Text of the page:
• Palmitic Acid (palm tree oil, 9%) :: makes great explosives (napalm), used in detergents, soaps and cosmetics, makes processed foods taste better, helps in schizophrenia treatment; health wise this acid (being discovered in 1840) has received quite a number of studies, and research shows that this acid can increase the risk of cardiovascular disease, by increasing levels of bad cholesterol in blood. It is also a strong booster of metastasis (spreading of cancer) effect. So yeah, finally we found a possible reason for reappearing discussion if Coconut  Oil is bad for you.
  • Stearic Acid (animal fat/tallow, 3%) :: often found with Palmitic Acid, it is also vastly used in cosmetics and cleaning products, often as (or part of) lubricants, softening agents and release promoters, used in production of candles and fireworks, also as dietary food supplements. Despite neighboring Palmitic Acid, this acid doesn’t have too bad of effects on blood cholesterol level or cancer spread promoting agents, thus it is also off the table for now.

From Report: The net effect of increasing lauric acid and decreasing carbohydrates is a slight reduction in the ratio of LDL cholesterol to HDL cholesterol.

Examples of Saturated Fat in various foods

saturated fat: donuts chips cheeseburger
saturated fat comes from fried donuts, preserved chips cheeseburgers, etc

Examples of popular foods may be beef (fatty), pork, lamb, huge bird poultry, poultry skin, tallow, lard, high fat milk, cream (including whipped cream), cheese, butter (up to 50%), many other fatty milk dairy products (2%+ milk), coconut oil obviously, palm oil, many nuts & seeds. What distinguishes coconut oil in this list is that all of the foods listed contain cholesterol, while coconut oil actually contains mostly lauric fatty acid, that combats cholesterol.

Replace in your diet with more of the following

Recommended replacements of those foods from above with unsaturated fats and similar energy production would be vegetables and fruits, low-fat (2% or less) dairy products, skinless poultry, fish, whole grains, other nuts (research), with that eat less red meats and don’t drink soda. This will mostly replace saturated fat with mostly unsaturated, and give more glucose from natural sources, so don’t over do it with added sugar from drinks. Now let’s look into more of what makes unsaturated fat so much better….

Unsaturated fat

What is unsaturated fat? How good is it for you? Is it good or what? Those are all meaningful questions. Unsaturated fat is different from saturated. It contains less energy to release, so is the reason such food might feel less energizing in a long run. It consists, depending on the source, of 3 naturally existing types of fatty acids: polyunsaturated, monounsaturated, and trans fats. Below we will look into how those 3 different types can effectively replace saturated fats in our diet and see where can we get our hands on more unsaturated fats (if that is good for us).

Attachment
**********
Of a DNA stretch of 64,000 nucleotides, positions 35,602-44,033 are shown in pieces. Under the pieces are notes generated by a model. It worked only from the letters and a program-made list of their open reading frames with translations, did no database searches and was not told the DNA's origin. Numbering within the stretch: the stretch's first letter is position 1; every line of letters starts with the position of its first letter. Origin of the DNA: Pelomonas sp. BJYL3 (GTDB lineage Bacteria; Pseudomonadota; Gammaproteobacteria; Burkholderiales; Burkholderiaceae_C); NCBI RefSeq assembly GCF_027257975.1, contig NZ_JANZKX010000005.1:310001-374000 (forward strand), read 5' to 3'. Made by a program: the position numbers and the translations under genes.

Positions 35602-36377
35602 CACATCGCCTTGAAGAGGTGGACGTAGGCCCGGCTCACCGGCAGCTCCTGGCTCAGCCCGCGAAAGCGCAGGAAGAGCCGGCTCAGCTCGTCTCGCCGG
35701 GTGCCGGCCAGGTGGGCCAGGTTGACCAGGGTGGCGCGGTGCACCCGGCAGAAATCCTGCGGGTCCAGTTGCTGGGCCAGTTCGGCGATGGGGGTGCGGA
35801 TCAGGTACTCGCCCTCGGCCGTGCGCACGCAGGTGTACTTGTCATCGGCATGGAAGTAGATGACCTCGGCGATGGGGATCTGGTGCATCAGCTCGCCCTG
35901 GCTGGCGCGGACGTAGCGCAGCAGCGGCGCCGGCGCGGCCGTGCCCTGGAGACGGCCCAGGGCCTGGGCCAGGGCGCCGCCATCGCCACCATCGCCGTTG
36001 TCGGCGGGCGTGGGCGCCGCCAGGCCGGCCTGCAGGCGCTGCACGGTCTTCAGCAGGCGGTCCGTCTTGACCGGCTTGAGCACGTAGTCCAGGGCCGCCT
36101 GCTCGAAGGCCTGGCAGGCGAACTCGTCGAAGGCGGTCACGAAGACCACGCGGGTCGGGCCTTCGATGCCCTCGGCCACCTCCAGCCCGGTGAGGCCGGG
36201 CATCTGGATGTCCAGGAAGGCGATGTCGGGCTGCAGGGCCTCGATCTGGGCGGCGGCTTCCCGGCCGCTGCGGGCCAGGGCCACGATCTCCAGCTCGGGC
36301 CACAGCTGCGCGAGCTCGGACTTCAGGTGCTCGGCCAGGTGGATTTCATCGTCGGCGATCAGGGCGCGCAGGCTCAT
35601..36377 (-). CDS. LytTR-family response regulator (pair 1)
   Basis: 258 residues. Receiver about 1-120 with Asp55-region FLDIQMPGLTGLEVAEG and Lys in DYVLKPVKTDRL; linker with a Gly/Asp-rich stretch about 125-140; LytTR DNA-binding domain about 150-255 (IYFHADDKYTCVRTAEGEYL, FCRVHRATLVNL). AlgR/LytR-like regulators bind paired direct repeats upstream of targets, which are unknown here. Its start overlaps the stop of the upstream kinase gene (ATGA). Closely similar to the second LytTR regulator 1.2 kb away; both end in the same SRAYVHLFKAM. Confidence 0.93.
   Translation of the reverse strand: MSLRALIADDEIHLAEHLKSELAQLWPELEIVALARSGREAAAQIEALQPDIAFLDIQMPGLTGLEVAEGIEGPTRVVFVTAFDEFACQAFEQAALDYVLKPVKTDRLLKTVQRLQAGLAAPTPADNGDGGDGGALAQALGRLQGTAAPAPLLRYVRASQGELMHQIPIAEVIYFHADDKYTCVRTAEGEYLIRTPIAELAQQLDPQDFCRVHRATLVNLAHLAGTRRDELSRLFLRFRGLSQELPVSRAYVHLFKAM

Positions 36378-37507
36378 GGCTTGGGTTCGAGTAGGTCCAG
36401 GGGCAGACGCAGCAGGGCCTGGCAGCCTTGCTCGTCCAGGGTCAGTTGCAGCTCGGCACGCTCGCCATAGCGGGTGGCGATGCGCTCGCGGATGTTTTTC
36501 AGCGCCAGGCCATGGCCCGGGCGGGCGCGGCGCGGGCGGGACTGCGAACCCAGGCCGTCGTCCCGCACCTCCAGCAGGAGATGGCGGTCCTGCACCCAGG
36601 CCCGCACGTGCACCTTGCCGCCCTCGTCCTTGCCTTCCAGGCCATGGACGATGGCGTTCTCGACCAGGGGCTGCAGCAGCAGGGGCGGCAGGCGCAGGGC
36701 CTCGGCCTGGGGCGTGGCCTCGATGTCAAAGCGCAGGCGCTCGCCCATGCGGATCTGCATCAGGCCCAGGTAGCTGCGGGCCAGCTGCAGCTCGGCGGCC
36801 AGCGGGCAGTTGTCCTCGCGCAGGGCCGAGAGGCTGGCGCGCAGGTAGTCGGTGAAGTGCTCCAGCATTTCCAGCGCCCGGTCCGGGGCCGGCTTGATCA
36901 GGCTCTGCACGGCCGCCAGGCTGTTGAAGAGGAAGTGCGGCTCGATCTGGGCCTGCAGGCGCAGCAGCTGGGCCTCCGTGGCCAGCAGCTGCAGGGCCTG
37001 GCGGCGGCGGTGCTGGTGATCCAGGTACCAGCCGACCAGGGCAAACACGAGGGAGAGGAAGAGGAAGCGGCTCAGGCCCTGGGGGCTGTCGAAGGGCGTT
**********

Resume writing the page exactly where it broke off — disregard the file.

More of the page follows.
Polyunsaturated fat

Can fully replace saturated fat in your diet. AHA’s report actually insists that clinical studies that used polyunsaturated fat to replace saturated fat showed reduction of risks of cardiovascular disease. On the other hand, if saturated fats were replaced by same-energy carbohydrates (from grains, mostly), there were no changes of risk levels. A bit unrelated, but does show how hard it is for vegans.. =) This fatty acid promotes protection from cardiac arrhythmias. Some studies noted though that large intake of  polyunsaturated fatty acids could lead to coronary atherosclerosis in postmenopausal women… But it still helps greatly reducing risk of heart attacks (thanks to omega6). Promotes better cognitive function and behavioral action. Best nutrient for our brain’s grey matter, may eventually be proven to help sclerosis. Some studies found higher intake of polyunsaturated fatty acids promoted better risks of developing cancer, but many other studies going for same results were left without any assumptions to make, found no correlations. Best found in olive oil, canola, sunflower, sesame, avocado, safflower oil, walnuts & chia seeds, peanuts & peanut butter, soybeans, seaweed & seafood (tuna, sardines), wild salmon.

Monounsaturated fat

Can fully replace saturated fat. Substitution could lead to increased physical activity, less anger and irritability. Less help with cardiovascular than poly-, but still good assistance. Was found to sometimes promote insulin resistance, when cells fail to respond to insulin properly contributing to very high blood sugar levels. Presence of high levels of monounsaturated fatty acids in blood could nowadays signal developing breast cancer. People in Mediterranean are for their whole lives subjected to the diet high with monounsaturated fats, which come as omega-3 (from fish) or olive oil, and their aerial statistic for coronary heart disease is microscopic compared to the rest of the world, including USA. Eat more olives and avocados (they are good for you), olive oil, whole milk products, red meat, sunflower seeds and many nuts (cashews, sesame), corn, oats, etc.

When your diet includes both omega-3 and omega-6, it is greatly recommended to keep their intake ration of under 4 to 1. For best health related benefits that is.

Trans unsaturated fats  (Trans fats)